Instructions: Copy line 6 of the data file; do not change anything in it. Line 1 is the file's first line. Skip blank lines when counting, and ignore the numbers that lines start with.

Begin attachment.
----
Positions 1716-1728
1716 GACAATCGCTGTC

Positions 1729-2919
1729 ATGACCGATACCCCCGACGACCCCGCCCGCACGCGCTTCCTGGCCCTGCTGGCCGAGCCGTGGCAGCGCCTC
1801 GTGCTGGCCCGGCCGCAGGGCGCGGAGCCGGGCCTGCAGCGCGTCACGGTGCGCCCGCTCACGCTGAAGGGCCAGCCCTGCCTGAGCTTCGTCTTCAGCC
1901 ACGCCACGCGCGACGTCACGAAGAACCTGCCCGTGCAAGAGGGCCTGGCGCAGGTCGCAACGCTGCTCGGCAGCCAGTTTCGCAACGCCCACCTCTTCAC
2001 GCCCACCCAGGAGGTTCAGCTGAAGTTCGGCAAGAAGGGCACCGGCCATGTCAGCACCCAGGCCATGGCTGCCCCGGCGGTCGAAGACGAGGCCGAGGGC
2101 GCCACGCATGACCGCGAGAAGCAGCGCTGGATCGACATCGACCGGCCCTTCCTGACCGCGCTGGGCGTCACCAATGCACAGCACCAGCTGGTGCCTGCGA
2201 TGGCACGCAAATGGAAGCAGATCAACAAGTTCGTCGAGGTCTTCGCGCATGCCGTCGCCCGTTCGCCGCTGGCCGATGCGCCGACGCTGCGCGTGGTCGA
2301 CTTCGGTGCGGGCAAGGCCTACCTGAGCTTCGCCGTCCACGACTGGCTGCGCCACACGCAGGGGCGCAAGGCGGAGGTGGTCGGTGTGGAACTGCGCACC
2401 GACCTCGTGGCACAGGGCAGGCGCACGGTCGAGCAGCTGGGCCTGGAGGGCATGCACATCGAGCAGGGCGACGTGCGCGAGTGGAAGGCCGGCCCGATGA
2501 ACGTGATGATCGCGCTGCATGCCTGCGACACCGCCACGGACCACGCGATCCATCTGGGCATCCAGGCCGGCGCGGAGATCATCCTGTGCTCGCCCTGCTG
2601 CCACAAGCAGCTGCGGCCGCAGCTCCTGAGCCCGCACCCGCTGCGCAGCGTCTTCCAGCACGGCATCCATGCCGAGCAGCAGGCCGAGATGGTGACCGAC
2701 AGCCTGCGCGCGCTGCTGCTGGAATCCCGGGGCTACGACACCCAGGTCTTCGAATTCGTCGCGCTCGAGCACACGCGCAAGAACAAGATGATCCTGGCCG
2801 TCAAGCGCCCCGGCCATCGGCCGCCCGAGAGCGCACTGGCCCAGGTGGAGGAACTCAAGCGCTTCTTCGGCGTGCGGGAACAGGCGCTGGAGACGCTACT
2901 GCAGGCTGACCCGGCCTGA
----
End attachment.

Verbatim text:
1901 ACGCCACGCGCGACGTCACGAAGAACCTGCCCGTGCAAGAGGGCCTGGCGCAGGTCGCAACGCTGCTCGGCAGCCAGTTTCGCAACGCCCACCTCTTCAC